Writer: Soraya Rezal Artist: Fletcher Aldous
“So, who wears the pants in your relationship?”.
Sure, that question may be valid during the mid-1500s but try asking me now and I may just flip you off (just kidding, maybe not).
The phrase ‘wears the pants’ comes from a time of patriarchy when men would be the leaders of their families. Back then, pants were predominantly worn by men while skirts and dresses were worn by women. We’ve come a long way since then and I’m here to tell you now that fashion and gender don’t always have to go hand in hand.
Growing up, I was always told to wear pretty dresses with matching ballet flats. I’d always agree to do so when deep down, I knew that all I wanted was to wear those cool pair of sneakers I saw at the store earlier that day.
For my senior prom, I was so keen on wearing a suit but when I found out all the girls were planning to wear dresses, I decided to wear one too because I didn’t want to be the odd one out (I have a bad case of FOMO, can you tell?). To compensate, I wore a suit at my college graduation. The look pretty much resembled Harry Styles’ outfit in his Kiwi music video. I received a mix of reactions, some good and some I’d rather just ignore. What matters is that your girl finally pulled through – I decided to wear something that I genuinely wanted to wear!
Speaking of Harry Styles, it can be argued that the music industry has a huge influence on fashion. As much as I hate to admit it, celebrities and mainstream media have the power to influence the public to a certain degree. This includes people’s fashion choices. Take it from me, I’m always trying to look as cool as Billie Eilish (and always end up failing). Nowadays, people often associate androgynous fashion with celebrities like Jacob Elordi and Måneskin, but I think we tend to forget the people who embraced cross-dressing way before it was socially acceptable. Mick Jagger, Annie Lenox and David Bowie are some of the people that come to mind when I think of people who helped to pave the way for androgynous fashion. By normalising gender fluidity in fashion, these celebrities are changing the way people see androgynous fashion.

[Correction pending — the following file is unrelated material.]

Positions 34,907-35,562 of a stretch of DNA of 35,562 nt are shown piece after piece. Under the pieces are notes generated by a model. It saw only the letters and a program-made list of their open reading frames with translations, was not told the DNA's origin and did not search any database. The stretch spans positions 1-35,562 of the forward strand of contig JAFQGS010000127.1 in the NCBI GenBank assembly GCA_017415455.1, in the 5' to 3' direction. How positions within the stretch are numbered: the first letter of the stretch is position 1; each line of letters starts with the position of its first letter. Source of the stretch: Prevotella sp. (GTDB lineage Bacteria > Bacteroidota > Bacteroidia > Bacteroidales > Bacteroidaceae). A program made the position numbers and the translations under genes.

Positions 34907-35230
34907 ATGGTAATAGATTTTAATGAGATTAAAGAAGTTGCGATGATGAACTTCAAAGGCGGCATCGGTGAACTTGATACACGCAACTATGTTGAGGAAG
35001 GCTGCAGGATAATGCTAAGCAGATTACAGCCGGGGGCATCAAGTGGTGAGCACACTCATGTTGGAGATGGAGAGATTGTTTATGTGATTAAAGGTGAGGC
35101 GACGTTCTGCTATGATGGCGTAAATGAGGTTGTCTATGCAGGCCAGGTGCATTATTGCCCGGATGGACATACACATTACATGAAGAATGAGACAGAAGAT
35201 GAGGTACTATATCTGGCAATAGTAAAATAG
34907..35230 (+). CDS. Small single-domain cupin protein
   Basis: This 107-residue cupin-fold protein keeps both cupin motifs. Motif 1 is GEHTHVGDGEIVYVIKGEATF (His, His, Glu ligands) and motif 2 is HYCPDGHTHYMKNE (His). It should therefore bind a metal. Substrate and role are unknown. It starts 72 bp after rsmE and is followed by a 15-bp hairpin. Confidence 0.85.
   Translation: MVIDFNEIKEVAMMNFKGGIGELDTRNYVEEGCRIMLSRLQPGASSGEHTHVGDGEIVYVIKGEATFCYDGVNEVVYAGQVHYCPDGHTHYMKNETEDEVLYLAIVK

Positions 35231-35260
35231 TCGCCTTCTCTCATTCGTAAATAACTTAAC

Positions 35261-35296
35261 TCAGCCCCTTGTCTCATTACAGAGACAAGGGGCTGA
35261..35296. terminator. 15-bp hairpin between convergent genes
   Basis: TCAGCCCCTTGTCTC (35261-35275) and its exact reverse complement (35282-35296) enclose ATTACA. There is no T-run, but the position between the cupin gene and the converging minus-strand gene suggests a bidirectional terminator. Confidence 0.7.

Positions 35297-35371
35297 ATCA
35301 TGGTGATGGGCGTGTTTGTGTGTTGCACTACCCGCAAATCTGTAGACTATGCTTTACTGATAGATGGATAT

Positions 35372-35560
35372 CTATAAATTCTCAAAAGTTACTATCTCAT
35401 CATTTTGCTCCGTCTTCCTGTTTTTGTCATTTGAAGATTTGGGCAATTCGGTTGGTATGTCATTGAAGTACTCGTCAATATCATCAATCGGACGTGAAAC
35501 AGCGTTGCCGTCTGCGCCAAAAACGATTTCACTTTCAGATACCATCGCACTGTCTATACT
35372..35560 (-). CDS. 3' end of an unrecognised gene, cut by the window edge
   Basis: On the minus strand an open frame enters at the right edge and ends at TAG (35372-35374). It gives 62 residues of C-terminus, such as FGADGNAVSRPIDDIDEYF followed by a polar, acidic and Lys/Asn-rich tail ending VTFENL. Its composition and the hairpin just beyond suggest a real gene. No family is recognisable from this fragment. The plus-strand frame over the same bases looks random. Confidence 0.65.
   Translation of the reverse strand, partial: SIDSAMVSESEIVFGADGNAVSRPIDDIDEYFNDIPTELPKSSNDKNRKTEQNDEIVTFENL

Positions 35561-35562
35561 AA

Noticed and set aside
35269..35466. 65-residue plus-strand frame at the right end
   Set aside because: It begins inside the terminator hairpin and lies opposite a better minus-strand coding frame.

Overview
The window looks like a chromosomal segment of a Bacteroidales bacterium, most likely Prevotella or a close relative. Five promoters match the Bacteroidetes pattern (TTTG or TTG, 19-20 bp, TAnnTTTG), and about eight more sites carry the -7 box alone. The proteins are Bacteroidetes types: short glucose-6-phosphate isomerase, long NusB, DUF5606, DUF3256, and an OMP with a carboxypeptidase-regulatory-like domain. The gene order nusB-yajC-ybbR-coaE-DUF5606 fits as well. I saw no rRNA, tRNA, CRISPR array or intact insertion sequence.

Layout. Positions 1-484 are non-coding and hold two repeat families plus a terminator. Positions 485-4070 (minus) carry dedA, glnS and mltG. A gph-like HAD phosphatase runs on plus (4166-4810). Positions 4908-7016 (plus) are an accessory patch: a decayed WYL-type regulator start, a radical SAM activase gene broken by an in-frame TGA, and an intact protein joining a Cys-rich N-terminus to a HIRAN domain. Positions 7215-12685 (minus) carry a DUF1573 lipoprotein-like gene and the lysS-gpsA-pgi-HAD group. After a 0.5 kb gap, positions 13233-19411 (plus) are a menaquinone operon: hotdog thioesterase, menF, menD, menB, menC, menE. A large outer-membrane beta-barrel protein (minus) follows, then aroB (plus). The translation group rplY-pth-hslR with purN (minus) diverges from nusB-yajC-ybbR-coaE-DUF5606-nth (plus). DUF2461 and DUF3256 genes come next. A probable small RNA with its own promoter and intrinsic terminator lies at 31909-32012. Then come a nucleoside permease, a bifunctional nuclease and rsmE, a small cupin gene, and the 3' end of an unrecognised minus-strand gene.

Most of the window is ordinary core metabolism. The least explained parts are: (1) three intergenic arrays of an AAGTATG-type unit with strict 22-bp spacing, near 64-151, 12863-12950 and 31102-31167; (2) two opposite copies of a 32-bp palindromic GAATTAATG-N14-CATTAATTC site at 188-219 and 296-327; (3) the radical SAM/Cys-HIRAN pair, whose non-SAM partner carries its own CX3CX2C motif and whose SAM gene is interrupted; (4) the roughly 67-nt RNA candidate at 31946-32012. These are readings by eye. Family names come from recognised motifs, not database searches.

Luxury fashion brands as well as small businesses have also been releasing more gender neutral designs in recent years. I think it’s great that they are starting to be more inclusive, and I hope that they continue to produce gender neutral pieces for future collections as well instead of just doing it to keep up with the current trend.
Last semester, I had the opportunity to interview an up-and-coming Malaysian fashion stylist, Zaym Zarif. He shared his experiences with androgynous fashion and the reactions he got when he wore a skirt to get his COVID-19 vaccination. Not only was he catcalled, but he was also a victim of online bullying when an ignorant stranger decided to secretly record his outfit and post the video on Instagram. During the interview, Zaym gave me a piece of advice that resonated with me. He said “no matter what you do, what you wear, you know yourself. Everything goes back to yourself and your heart”. Amen to that!
To wrap up, my hot take on androgynous fashion is this; fashion and clothing is one way you can express yourself, but it isn’t the be-all and end-all. You could identify as a woman, a man or non-binary, and it shouldn’t matter what types of clothing you choose to wear. My advice is that if you think something looks good on you then don’t be afraid to wear it and don’t forget to take some bomb ass OOTDs while you’re at it!